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What is green exercise and should you be doing it?

In the middle of a dense rainforest, a man runs and jumps through the air, only his legs visible.
There are plenty of ways to get active in nature in Queensland.

It would be easy to think it’s another health craze touted by GOOP, but ‘green exercise’ is actually a phenomenon that researchers have been studying for some years.

It turns out that exercising in the presence of nature can have health benefits beyond getting your blood pumping. Studies show that exercising in natural environments can have positive effects on self-esteem and improve your mood, and the effect is especially noticed in people with mental illnesses like depression and anxiety.

Exercising around water may be optimal, but any natural environment is beneficial. And you don’t have to be outside for hours at a time; just ten minutes will be enough to have an effect.

So how can you green it up? First of all, it’s important to remember to always practice sun safety when you’re outside, as UV levels in many parts of Australia remain high throughout the year, and keep hydration in mind while exercising.

Once that’s taken care of, follow the steps below to get green.

1. Leverage Your Lunch Break

How often do you eat at your desk, or skip your break altogether, even though you know it’s bad for you? Taking your lunch break allows you to refuel, gives your brain a break and is a great opportunity to switch up your body posture.

Get the benefits of having lunch as well as being outside by finding out where the nearest park, lake or riverside walkway is and take a stroll or jog during lunch a few times a week.

2. Explore Your Environment

Discovering a different nearby national park each weekend is a great way to get to know your surrounds and get some incidental exercise. Pack a healthy picnic and plenty of water, grab a mate and go exploring.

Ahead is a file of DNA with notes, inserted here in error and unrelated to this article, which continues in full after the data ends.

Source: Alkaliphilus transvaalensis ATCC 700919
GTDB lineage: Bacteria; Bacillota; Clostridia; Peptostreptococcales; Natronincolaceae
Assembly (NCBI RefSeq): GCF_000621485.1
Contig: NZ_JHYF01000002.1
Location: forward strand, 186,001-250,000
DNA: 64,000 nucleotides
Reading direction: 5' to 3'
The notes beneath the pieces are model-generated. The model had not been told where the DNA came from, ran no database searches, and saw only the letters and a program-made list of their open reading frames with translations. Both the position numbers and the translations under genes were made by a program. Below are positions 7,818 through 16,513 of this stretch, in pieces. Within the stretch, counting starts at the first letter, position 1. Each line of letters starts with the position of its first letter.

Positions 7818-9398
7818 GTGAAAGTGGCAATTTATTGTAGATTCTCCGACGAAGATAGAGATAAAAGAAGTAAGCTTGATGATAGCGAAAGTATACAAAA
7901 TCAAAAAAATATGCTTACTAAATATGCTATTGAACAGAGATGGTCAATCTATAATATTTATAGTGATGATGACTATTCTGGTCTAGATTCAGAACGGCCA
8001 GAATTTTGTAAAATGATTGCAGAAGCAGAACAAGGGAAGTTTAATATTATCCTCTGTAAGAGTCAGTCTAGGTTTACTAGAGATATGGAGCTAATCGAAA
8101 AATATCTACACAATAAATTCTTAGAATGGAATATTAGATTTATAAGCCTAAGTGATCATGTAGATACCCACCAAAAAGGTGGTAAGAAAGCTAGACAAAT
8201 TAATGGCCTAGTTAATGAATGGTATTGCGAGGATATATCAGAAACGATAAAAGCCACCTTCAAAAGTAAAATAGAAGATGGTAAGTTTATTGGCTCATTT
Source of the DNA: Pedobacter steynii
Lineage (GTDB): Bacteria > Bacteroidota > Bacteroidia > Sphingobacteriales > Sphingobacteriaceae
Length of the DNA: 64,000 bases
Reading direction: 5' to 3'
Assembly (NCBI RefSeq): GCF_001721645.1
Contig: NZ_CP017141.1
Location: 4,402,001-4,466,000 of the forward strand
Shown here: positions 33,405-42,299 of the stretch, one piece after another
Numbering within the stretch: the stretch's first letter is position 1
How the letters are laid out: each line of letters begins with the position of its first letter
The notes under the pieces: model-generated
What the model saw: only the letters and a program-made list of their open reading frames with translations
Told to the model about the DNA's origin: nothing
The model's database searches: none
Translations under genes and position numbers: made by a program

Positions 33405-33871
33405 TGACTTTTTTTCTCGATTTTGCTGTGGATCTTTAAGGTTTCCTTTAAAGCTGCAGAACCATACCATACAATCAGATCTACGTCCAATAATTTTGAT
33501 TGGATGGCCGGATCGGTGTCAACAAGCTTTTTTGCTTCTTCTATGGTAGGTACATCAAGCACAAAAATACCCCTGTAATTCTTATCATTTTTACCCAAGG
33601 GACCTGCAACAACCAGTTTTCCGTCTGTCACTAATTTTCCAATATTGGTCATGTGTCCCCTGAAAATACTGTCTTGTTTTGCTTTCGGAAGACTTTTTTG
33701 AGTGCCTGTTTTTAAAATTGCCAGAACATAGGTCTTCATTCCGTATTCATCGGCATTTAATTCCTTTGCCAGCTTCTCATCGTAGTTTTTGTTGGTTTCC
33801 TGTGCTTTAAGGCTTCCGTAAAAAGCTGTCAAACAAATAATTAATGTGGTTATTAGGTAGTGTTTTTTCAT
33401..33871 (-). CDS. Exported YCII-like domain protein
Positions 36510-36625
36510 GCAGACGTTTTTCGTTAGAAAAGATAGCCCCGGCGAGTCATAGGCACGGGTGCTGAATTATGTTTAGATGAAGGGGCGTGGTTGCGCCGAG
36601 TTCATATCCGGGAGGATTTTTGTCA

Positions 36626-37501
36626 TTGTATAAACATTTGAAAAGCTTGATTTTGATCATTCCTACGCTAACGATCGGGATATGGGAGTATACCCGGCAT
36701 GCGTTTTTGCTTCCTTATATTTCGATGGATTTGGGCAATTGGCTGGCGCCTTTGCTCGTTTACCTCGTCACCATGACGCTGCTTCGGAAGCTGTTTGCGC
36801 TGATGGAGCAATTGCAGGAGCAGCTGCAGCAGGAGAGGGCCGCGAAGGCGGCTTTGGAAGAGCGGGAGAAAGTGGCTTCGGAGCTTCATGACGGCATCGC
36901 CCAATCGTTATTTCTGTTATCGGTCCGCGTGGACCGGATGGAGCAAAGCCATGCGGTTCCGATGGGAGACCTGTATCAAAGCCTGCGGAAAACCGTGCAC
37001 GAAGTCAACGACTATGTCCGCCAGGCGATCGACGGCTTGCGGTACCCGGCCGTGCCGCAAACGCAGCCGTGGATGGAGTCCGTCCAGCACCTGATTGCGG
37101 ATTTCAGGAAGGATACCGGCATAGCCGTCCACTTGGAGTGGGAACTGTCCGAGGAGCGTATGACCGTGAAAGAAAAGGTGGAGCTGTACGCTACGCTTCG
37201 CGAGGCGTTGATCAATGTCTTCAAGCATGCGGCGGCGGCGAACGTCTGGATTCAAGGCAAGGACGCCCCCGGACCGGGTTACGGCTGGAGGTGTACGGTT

A man and woman ride bikes down the footpath of a suburban street.

3. Have A ‘Ditch The Gym’ Day

No, this isn’t permission to throw in the towel on exercise altogether! With low overhead costs and the beauty of working out outdoors, many trainers are setting up outdoor exercise classes in public parks. Commit to an outdoor boot camp, participate in sunrise yoga or join a free Heart Foundation walking group to fit a bit more nature into your workout.

4. Get Your Green Thumb On

Gardening has proven benefits for your physical and mental wellbeing. It’s a great way to get some gentle exercise and de-stress at the same time, while getting a sense of satisfaction from helping things grow.

If you don’t have a yard to dig into, a few pots or portable planters will do. Or you can get involved with your local community garden or farm.

5. Go On A Photography Walk

Get your hashtags ready and take your camera out for a walk in nature. Whether you focus on fine details or wider landscapes, you’ll get the benefits of green exercise without even realising you are exercising at all. If the great expanse of the outdoors intimidates you, keep a few photo prompts in mind to help guide your lens.

A young woman walks across a path of rocks that cross a small waterhole in the bush.

What If I Can’t Go Green?

Exercising outdoors isn’t going to be an amazing all-ailments panacea. Any exercise is better than none, so if it’s easiest for you to pop in to the gym on your lunch break or do some squats in front of the TV, don’t sweat it. There are numerous studies showing that all exercise can be great for your mood and mental health, regardless of where you do it.

But if you do get the occasional chance to go for a bushwalk or hang out in a park or garden, chances are you’ll feel better for taking it.

This post was first published on behalf of Queensland Health on The Cusp.

Last updated: 7 February 2018